In the classroom and out of it, students inevitably learn from one another as well as from faculty — one of the reasons that most residential seminaries rely on cohort learning. Seminarians come from a bewildering variety of backgrounds — one of the reasons I most enjoy teaching them. With one another, they learn, not least, that the Episcopal Church is diverse and complicated and contains multitudes of different experiences different than the one they know or take for granted: “This is not how we do it at my home parish!” is a common refrain. Particularly when our seminarians are increasingly not themselves cradle Episcopalians, how will they learn about the broader church they are joining — never mind how their church relates to the broader ecology of the Anglican Communion — except through one another and listening to one another’s stories? For us within the church truly to honor and promote the kind of diversity we say we honor, that has to be reflected in the learning experiences of the seminarian.
Not long ago and still in the shadow of COVID, I wrote a piece concerned about the fate of what I called “the church social”; I was, and remain, worried that we as a society are forgetting how to be with one another on a very basic level. Quite rightly, Bishop Smith points to the problem of the newly ordained dropping out of ministry, perhaps because, as he argues, not enough care was taken in choosing ordinands in the first place.
To some extent, I think there will always be those who find ministry harder than seminary; I do not always think my most academically gifted students will make the best seasoned all-round priests. However, I would frame the problem in slightly different terms than Bishop Smith does: I would argue that church is, and always was, inescapably social. Extravert or introvert, to be a priest is to enter a highly social vocation, requiring developed interpersonal and communication skills and real emotional resilience. This won’t come simply through CPE, however rigorously reformed. To believe that is to outsource what should be the major goal of seminary: forming priests. This is why I defend the social nature of residential seminary as a necessary precursor to future ministry.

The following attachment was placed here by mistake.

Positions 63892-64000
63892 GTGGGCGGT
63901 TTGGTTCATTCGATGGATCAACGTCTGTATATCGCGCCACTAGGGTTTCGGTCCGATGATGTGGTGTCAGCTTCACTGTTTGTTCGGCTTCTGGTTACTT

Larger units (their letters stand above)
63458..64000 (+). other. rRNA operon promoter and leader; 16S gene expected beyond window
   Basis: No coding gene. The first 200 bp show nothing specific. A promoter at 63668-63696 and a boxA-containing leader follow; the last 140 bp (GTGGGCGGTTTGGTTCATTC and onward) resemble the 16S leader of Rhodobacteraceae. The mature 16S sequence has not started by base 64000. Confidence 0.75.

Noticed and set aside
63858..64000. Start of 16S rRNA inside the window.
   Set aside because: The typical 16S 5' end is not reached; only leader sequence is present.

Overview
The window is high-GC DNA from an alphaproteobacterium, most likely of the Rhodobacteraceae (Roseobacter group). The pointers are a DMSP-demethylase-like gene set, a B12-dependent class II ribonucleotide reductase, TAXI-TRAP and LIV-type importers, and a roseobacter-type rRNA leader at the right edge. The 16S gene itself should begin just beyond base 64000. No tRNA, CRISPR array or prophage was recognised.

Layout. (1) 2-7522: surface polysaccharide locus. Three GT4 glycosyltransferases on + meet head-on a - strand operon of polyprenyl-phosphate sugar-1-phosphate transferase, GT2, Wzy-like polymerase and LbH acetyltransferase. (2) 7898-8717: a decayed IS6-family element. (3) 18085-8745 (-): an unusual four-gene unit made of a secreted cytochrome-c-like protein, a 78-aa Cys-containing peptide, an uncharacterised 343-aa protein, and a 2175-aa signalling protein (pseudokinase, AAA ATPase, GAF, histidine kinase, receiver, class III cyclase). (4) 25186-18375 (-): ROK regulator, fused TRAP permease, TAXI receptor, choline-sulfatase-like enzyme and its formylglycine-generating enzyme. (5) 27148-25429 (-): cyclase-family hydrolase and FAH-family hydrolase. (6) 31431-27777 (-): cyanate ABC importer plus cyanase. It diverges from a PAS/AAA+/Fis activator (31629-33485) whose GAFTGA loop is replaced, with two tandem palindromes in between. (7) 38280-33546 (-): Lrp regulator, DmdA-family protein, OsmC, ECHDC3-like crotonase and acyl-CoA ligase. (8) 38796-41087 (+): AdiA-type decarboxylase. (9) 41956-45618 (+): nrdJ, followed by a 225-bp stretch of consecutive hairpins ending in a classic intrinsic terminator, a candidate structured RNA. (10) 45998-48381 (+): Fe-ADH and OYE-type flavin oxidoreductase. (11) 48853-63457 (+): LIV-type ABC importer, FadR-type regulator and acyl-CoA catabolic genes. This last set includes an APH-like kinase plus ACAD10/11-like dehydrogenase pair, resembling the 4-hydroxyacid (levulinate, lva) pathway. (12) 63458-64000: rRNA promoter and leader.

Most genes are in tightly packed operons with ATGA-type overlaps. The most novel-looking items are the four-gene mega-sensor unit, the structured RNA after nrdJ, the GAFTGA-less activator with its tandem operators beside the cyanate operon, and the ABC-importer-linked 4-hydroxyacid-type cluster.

Residential seminary at its best offers both necessary challenge and support, neither of which can exist in the same way in an online experience, even at its best. Seminaries can be stressful and challenging communities in which to live, but a seminarian who is a good citizen of a residential seminary community and who participates regularly in a field education placement site by and large has had a taste, if only a taste, of what it means to be in a visible position of authority and responsibility in a parish church.
For many of our younger seminarians in particular, the persona they must necessarily create to do effective ministry grows and develops as they watch their mentors and one another do the job, grounded in the core disciplines of their shared academic formation. The parish priests I know who have worked in the parish for 30 years and more — often without recognition, promotion, or honor from the wider church — have survived and continued to do ministry by being connected people, and in part, by building networks and relationships with fellow clergy.
In a world desperate for meaningful connection and community, these are the people who can model, and form in turn, the Christ-centered communities in which we find our God-given end. How can we expect them, the ministers of the gospel, to do that if we don’t allow them the experience and the formation in the first place?